Last updated: August 27. 2013 6:44PM - 118 Views

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KNOB NOSTER — Police Chief Brian Kniskern said Tuesday he is unlikely to seek charges in the fatal shooting of a man that occurred during a domestic dispute more than a week ago.

Sonny Brown, 44, was shot once with a .357-caliber Magnum at about 8:30 a.m. June 28. He died at 11:30 a.m. July 2 at St. Luke’s Hospital in Kansas City, where he had been airlifted, Kniskern said.

“There has been a history of domestic violence in the home,” Kniskern said. “At this time, I don’t see charges. ... There was probably domestic violence going on at the time of the shooting.”

Brown, an Air Force Reserve technician, was shot by his wife, Debra K. Brown, 44, who was the only other person in the home at 708 E. McPherson St. when the shooting occurred, Kniskern said.

“That’s fact, that she shot him,” Kniskern said. “The reason behind it is what we are trying to find out.”

Mrs. Brown, who had been married to Sonny for about five years, was staying at a domestic violence shelter after the shooting, the police chief said.

Kniskern planned to meet with Johnson County Prosecuting Attorney Lynn Stoppy, who could seek charges without Kniskern’s recommendation. Stoppy could present the evidence to a grand jury, which would determine whether to indict Debra Brown in the shooting.

Police had visited the Browns’ home the night before the shooting. At that time, they found a drunken Mr. Brown apparently had cut himself on his back, chest and head, according to a Knob Noster police report.

Mrs. Brown told police he had been drinking Everclear, a brand of grain alcohol available at 151 proof and 190 proof, or 95 percent alcohol.

Police called an ambulance and eventually used a Taser on Mr. Brown three times to subdue him enough to get him into the ambulance, according to the report. Mr. Brown threatened to kill the police officer who had subdued him, the report said.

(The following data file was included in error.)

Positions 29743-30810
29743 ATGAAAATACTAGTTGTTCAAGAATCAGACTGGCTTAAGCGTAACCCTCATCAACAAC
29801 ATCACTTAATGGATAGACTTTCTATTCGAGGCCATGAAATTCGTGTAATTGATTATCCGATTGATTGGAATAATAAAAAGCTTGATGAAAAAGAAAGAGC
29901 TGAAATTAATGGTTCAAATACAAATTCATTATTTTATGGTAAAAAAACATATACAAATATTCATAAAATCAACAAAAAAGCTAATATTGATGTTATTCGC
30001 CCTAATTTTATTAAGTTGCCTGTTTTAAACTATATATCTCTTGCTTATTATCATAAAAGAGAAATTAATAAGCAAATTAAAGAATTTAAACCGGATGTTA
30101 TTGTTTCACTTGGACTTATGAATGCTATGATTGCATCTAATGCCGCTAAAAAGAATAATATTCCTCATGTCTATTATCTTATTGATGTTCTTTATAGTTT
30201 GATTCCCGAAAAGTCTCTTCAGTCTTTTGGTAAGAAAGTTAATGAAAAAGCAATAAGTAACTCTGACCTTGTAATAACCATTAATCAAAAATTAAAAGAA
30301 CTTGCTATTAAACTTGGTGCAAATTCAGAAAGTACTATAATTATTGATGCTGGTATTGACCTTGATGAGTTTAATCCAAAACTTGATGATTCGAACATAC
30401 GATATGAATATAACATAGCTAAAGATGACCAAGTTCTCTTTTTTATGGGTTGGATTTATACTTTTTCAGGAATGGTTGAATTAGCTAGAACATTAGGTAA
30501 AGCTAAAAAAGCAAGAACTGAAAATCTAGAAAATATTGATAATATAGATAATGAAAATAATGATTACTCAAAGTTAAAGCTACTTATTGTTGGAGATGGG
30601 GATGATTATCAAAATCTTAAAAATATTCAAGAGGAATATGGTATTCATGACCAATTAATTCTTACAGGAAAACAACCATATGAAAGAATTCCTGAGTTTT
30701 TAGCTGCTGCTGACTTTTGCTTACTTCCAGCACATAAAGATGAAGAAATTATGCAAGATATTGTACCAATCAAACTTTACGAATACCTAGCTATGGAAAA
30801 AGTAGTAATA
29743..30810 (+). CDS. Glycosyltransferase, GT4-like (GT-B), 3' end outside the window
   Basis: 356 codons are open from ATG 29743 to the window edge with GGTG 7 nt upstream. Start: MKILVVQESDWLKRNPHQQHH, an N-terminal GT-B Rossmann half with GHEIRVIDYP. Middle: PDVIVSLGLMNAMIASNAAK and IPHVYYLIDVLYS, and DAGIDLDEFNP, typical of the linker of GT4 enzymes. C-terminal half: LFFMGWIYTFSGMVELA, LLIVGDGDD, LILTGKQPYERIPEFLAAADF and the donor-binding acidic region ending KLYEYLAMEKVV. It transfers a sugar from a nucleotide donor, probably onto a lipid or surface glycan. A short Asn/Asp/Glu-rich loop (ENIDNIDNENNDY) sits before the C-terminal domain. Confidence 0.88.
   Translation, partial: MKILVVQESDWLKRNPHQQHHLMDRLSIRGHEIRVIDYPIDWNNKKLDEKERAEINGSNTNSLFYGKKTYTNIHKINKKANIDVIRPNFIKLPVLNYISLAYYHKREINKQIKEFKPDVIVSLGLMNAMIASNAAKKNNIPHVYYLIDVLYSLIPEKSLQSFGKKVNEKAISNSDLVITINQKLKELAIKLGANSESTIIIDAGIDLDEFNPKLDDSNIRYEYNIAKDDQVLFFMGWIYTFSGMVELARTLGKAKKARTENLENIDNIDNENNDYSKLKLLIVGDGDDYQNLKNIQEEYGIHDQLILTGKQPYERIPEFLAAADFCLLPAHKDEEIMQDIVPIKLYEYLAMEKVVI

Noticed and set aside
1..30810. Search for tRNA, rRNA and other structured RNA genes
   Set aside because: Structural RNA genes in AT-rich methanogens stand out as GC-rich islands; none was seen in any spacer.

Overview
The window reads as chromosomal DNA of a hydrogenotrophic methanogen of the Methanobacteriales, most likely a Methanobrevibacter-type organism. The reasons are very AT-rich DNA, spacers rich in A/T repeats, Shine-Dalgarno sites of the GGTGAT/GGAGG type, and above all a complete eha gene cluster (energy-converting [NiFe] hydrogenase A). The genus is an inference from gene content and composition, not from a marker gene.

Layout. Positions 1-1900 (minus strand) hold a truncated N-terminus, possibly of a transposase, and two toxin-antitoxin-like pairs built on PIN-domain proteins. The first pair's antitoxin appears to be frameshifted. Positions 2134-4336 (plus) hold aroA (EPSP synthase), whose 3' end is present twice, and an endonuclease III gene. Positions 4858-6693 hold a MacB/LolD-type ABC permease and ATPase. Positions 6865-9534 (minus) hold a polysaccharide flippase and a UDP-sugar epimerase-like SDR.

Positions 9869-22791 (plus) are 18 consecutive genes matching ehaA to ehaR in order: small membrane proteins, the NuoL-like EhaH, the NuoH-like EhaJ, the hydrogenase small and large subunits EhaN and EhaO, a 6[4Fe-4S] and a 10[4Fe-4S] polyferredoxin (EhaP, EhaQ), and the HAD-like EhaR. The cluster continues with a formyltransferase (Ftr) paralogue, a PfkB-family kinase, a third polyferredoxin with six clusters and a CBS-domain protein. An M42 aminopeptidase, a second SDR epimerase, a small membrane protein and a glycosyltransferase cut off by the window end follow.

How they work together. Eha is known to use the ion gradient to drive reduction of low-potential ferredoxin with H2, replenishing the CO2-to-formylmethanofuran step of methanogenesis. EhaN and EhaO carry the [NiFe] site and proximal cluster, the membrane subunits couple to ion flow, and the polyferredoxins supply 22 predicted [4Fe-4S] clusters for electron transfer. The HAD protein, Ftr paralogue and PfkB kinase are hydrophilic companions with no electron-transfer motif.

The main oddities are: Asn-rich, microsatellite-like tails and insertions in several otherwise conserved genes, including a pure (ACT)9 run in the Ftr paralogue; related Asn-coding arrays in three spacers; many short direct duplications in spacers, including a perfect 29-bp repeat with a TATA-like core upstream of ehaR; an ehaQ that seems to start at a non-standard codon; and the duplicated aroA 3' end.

At the hospital, tests found that Mr. Brown had a blood alcohol content of .326 percent — four times the level of .08 percent at which a driver is legally presumed under the influence in Missouri.

Mrs. Brown told police that she planned to seek treatment for her husband for alcohol abuse.

About 45 minutes after the Knob Noster police left the hospital, Mr. Brown left against medical advice at about 10:45 p.m.

Mr. Brown went home and fell sleep, but at about 5:30 a.m. or 6 a.m. June 28 “He woke up and was angry,” Kniskern said.

Mrs. Brown had “marks on her” indicating that she had been pushed before the shooting, Kniskern said.

Police found several weapons, including knives, swords, axes and guns in the home, the chief said.

Mr. Brown had two sons, Nathan, 17, and Nicholas, 15, but neither was at home when the shooting occurred.

Debra, who is from Michigan, and Sonny, who was from Ohio, had met via the Internet, the chief said.

The couple and the two teenage boys lived in a home owned by Mrs. Brown’s parents. Mr. Brown was a member of the 442nd Fighter Wing, an Air Force Reserve Command unit that flies the A-10 Thunderbolt II at Whiteman Air Force Base. He was a veteran of the war in Iraq.

His body was cremated and the remains were returned to Ohio.

“This is horrible,” said Kniskern said. “Everybody is a victim in this — Sonny, Debra, the boys, everybody.”

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